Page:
Environmental solutions are growing out of Lebanon's collapse

From erecting solar panels to counteract nationwide blackouts to creating recycling facilities, young Lebanese entrepreneurs are responding to economic crisis in their country with green innovation.

Paralysed by one of the worst economic collapses in modern history, Lebanon is suffering from severe fuel and electricity shortages. The series of cascading problems are caused by a foreign exchange crisis, with the Lebanese Pound losing 90% of its value against the U.S dollar since 2019.

Consequently, life has become impossible for local inhabitants, as they go through night-long power cuts followed by hours queuing for fuel in the early morning. The situation leaves little hope for those who, in addition to the daily search for basic commodities, are busy rebuilding their homes devastated by the Beirut explosion of August 4th, 2020. 

In the absence of effective measures from local authorities, young members of civil society have taken matters into their own hands.

31-year-old entrepreneur Sam El Khoury co-founded Green Mount Recycling (GMR), one of the first recycling facilities in the country. The company provides a garbage collection and waste management system to respond to the ongoing garbage crisis, which started in 2015 as the government lacked organisational capacity to implement comprehensive waste management strategies.

In a country where environmental challenges seem secondary to most, GMR also offers educational programs to students and youth groups, to raise awareness about the environmental impact of plastic pollution and the benefits of zero waste solutions. 

Other members of the environmental movement have come up with innovative solutions to make the most out of the worst challenges Lebanon has undergone.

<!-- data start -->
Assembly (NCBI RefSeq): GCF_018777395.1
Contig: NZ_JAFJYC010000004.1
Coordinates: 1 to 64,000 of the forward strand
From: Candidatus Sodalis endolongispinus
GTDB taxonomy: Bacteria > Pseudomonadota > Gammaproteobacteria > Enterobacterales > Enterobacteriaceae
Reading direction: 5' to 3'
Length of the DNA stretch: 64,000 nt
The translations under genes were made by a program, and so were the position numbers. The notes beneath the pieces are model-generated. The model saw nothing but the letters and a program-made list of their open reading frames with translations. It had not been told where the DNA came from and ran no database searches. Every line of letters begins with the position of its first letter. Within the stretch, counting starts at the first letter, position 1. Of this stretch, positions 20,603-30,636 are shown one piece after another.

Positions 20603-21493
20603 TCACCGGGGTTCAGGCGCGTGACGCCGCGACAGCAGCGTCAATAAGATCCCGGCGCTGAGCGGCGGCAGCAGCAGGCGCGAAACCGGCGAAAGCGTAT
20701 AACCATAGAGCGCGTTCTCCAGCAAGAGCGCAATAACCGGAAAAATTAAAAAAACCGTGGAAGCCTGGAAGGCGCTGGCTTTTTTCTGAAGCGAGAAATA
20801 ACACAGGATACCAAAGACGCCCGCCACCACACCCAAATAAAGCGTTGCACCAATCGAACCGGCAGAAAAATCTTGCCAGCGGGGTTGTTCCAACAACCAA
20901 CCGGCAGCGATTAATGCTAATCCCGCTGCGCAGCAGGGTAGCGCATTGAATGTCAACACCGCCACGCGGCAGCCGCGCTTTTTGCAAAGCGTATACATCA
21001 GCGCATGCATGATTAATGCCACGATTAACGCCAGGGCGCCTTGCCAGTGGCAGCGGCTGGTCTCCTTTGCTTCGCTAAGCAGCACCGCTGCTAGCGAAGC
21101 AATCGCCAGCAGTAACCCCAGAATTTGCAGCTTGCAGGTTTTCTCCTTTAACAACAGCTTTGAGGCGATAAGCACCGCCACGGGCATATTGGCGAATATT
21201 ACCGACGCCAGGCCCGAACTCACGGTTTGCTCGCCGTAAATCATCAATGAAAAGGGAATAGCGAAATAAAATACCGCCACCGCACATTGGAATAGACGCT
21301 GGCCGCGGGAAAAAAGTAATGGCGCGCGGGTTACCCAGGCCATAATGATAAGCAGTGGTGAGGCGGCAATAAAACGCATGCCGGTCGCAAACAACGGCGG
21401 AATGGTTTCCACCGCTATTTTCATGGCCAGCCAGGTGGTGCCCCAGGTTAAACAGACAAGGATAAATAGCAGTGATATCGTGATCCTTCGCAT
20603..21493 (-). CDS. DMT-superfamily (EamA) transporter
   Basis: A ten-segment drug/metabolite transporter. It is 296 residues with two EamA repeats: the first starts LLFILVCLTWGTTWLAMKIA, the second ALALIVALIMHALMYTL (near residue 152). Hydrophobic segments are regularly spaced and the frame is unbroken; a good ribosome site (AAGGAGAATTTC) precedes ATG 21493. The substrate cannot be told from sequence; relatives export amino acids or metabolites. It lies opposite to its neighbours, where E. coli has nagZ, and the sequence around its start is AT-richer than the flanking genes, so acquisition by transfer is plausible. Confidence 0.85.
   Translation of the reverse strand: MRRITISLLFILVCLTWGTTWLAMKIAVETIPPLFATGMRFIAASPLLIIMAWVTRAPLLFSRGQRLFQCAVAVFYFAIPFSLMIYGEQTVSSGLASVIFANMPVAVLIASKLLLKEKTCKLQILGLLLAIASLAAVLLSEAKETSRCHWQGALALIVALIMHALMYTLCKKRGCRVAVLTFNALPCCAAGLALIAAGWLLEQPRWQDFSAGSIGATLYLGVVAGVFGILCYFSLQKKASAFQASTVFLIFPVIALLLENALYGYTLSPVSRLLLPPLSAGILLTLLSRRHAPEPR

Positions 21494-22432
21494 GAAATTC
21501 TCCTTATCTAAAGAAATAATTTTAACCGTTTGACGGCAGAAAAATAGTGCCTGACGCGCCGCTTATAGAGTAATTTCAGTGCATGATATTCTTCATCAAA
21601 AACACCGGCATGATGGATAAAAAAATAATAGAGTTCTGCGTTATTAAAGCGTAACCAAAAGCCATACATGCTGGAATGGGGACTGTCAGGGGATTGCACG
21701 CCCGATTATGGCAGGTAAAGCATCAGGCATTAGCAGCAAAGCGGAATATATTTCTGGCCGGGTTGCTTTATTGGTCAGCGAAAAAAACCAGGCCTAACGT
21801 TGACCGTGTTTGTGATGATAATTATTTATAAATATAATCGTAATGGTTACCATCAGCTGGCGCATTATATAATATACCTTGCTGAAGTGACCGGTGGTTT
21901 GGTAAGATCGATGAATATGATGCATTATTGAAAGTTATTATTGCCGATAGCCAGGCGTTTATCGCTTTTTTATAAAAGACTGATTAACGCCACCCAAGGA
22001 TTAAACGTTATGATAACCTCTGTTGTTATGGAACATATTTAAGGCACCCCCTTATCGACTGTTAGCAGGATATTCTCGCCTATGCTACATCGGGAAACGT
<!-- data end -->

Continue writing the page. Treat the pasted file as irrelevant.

Following the Beirut port blast, engineer and environmentalist Ziad Abi Chaker launched the Green Glass Recycling Initiative (GGRIL), where he converts hundreds of tonnes of shattered glass into beautiful homeware, including long-stemmed carafes, traditional ibriks and lamp shades.

GGRIL’s creations have become a popular signature of Lebanon’s sustainable design scene, especially amongst those looking for ways to overcome the traumas of the blast. 

With the national power grid providing residents only two hours of electricity per day, those who can afford to are rapidly shifting to solar power for their basic energy needs.

Since the start of the crisis, another recently opened waste management company, Recycle Beirut, is running its entire plant with solar panels. They started providing solar solutions to Lebanese residents as a response to electricity shortages and have seen a significant increase in solar panels enquiries in the recent months. 

“Lebanon is going towards a total blackout in the coming weeks”, says Rabih Ezzedine, Recycle Beirut’s manager.

“And since the country benefits from over 300 sunny days per year, solar solutions are the only way forward.”

For Ziad Abi Chaker, the depth of the crisis presents an opportunity for change. And whilst these initiatives represent a small drop in the ocean of crises, Lebanon’s youth is getting one step closer to sustainability.

Youmna Abdallah is a Lebanese-Swiss environmental researcher and reporter based in Beirut.

She joined the environmental movement whilst growing up in Lebanon during the post-war reconstruction period, to prevent the privatisation and destruction of natural heritage sites in the region. She started her career in journalism after the Beirut explosion on August 4th, 2020.